People were really murmuring, some of them raising their arms and treating us to their obscenities. The anger in the air was incredible. Just ridiculous. But when I thought their noise had reached a boiling point, the tiger finally settled to the ground. It was stabilized! The new beast let out a roar that silenced the nonsense.
A trainer intercepted it and led it on a roundabout course to its prepared cage. I leaned against the table, sweating and out of breath.
Their opposition forgotten, the masses cheered. Candy calmed them down. Said we had one more demonstration if they promised to be good. They agreed. The girls from the press giggled at the spectacle.
“I don’t think they can handle it,” I whispered to Candy.
“We have to try it.”
“We’ve never done anything this big before.”
“True. But think of the result.”
“Yeah, you’re probably right. Good luck.”
She started the fount of steam–a larger quantity than we’d ever used–and poured in the pachyderm essence. Almost immediately, a monstrous elephant appeared in the mist. I knew from the start it was going to be trouble. Incredibly unstable, the beast was pulling apart in every direction.
I rounded the thing like a boxer, tossing ionized punches to all sides. Legs, trunk, head, hide, anywhere I could reach. The elephant was still ripping itself into silvery slivers. As I watched, it diverged into three separate columns of steam, but I forced them back into one.
It was all I could do to keep the monster together. I moved faster than I thought possible. My fists were blurs.
Some of the spectators lost it. They abandoned their seats and rushed us. Shoved their way past the editors and reporters. Insane accusations were shouted. Candy was trampled. “He’s gonna blow!” I managed to say before they floored me.
The results were horrible. The elephant exploded center court. The entire gym was covered. It hit the baskets, clung to the ceilings, painted the bleachers. No one was left dry. All were stained with gray residue. I hurriedly tried to explain it wasn’t elephant guts, just particles of steam and biological material that hadn’t become anything yet.
Deaf ears, man, deaf ears. I was called everything from a devil-worshiper to an abortionist to a bad dresser. In the end, we slipped quietly from the gym while the provost tried to settle people down. Candy was crying.
The affair soured our taste of public life. That’s not to say we stopped the experiment. Both of us published scientific papers. We made the university rounds. Gave presentations, demonstrated our steam creations. They reacted best to the jungle cats. I gained a reputation among the academics as a tiger fighter.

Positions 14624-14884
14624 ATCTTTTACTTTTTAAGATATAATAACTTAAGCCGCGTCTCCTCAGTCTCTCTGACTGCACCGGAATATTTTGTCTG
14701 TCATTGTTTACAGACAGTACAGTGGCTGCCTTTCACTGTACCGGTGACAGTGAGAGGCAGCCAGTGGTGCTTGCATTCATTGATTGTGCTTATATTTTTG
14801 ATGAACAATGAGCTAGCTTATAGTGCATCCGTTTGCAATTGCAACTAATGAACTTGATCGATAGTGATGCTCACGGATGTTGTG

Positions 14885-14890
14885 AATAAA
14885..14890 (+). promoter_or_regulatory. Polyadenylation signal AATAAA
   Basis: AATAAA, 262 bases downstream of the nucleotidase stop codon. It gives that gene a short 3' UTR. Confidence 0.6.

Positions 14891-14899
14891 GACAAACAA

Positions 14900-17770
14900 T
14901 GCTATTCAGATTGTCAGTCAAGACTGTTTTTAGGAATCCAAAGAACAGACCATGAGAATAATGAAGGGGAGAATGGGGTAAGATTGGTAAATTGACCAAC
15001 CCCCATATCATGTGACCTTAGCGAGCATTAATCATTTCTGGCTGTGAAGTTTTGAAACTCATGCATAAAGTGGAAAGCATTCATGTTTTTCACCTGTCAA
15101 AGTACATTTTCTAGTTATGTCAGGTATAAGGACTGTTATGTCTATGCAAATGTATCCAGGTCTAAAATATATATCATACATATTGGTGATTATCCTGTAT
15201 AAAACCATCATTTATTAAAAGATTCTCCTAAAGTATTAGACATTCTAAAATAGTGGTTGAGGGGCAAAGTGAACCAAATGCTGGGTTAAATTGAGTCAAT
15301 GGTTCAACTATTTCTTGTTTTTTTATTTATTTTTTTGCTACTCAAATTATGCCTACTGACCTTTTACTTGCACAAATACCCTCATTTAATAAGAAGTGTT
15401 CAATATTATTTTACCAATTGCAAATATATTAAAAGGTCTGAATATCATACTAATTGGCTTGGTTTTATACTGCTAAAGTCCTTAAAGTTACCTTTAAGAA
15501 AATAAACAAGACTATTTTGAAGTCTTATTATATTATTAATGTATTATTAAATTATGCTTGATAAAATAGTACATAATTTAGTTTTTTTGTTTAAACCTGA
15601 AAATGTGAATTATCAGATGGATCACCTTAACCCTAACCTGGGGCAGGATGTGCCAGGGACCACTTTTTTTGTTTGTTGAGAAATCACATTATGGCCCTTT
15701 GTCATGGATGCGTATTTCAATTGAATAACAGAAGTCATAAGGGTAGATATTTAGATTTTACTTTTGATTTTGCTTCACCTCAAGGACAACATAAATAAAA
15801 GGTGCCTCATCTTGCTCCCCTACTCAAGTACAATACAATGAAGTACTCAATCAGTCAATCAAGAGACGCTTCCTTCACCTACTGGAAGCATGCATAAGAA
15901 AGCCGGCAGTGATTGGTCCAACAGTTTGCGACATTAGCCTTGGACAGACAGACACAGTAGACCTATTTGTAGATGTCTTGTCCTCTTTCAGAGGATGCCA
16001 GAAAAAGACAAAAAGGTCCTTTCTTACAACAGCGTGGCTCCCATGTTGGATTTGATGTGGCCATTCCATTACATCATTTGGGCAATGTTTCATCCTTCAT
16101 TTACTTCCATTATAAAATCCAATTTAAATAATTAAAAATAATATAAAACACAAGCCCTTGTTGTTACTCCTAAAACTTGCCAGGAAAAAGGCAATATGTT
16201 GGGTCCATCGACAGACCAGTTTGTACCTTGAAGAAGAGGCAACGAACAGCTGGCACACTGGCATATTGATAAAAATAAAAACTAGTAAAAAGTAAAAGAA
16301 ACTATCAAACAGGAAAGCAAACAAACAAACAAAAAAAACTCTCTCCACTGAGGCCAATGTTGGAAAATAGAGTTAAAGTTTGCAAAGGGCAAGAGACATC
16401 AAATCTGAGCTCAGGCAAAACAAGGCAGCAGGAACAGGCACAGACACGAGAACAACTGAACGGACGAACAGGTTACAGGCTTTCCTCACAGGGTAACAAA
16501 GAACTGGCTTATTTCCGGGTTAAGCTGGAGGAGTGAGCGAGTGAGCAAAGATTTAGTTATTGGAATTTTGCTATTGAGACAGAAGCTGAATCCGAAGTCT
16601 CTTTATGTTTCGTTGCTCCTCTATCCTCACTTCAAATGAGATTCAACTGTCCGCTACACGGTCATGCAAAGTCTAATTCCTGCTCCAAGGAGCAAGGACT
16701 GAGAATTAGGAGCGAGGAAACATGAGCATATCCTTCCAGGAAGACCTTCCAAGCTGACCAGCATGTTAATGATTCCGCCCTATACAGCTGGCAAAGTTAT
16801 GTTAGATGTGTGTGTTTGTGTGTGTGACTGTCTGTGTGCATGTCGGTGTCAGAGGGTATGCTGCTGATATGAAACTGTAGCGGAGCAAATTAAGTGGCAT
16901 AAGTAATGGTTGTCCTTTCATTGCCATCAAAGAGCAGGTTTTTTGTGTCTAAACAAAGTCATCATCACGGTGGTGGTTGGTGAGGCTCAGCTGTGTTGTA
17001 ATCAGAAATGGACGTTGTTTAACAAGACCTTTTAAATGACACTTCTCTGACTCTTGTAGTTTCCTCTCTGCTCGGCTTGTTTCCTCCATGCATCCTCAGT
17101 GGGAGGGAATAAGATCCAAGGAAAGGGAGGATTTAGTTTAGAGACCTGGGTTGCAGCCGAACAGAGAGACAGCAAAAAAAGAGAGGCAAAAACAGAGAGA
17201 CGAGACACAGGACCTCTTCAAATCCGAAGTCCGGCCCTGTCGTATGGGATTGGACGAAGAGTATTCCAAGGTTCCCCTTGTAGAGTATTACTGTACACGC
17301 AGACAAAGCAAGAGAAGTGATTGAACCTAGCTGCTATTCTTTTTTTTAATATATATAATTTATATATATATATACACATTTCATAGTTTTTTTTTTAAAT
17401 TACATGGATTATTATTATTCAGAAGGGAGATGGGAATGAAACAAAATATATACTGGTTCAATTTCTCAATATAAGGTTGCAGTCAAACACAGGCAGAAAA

Most our babies found homes in wildlife reserves. We always heard reports of the native animals rejecting them for the first couple weeks. But in time, they got used to our slightly-fuzzy beings and treated them as their own.
Forget public opinion. When a fellow can watch great beasts bounding across the savannah, when he can see marvelous birds soaring far overhead, knowing he sculpted them by hand … there’s nothing can replace that joy.
Candy died three days ago.
Head-on collision after leaving a presentation. And here I always had this nagging fear she’d be shot down by some wild-haired Luddite. Someone who’d followed her accomplishments, read her papers, and convinced himself she was the Whore of Babylon.
In the end it was just a freak accident. Both parties killed. A person never knows, I guess.
Before the burial, I collected as much of her skin and blood as I could get away with. It may be unnatural, but her genius was too strong to just die in a parking lot.
I’ve tried to bring her back the past two nights. I’m a little worried about depleting the supply of her genetic material, but I have to keep trying. I won’t give up.
Sometimes I get a glimpse of her in the steam. But human beings are inherently unstable, and she always evaporates too soon.
Newton Hickson is a scientist, more or less. When he isn’t punching vapor animals in front of audiences, he can usually be found in his laboratory. A tattoo on his bicep reads “Candy.” Sometimes he listens to Baroque music and weeps. Sometimes not.
Justin Short lives in the Midwest. His fiction has previously appeared in 365 Tomorrows.
Image credit: sirylok / 123RF Stock Photo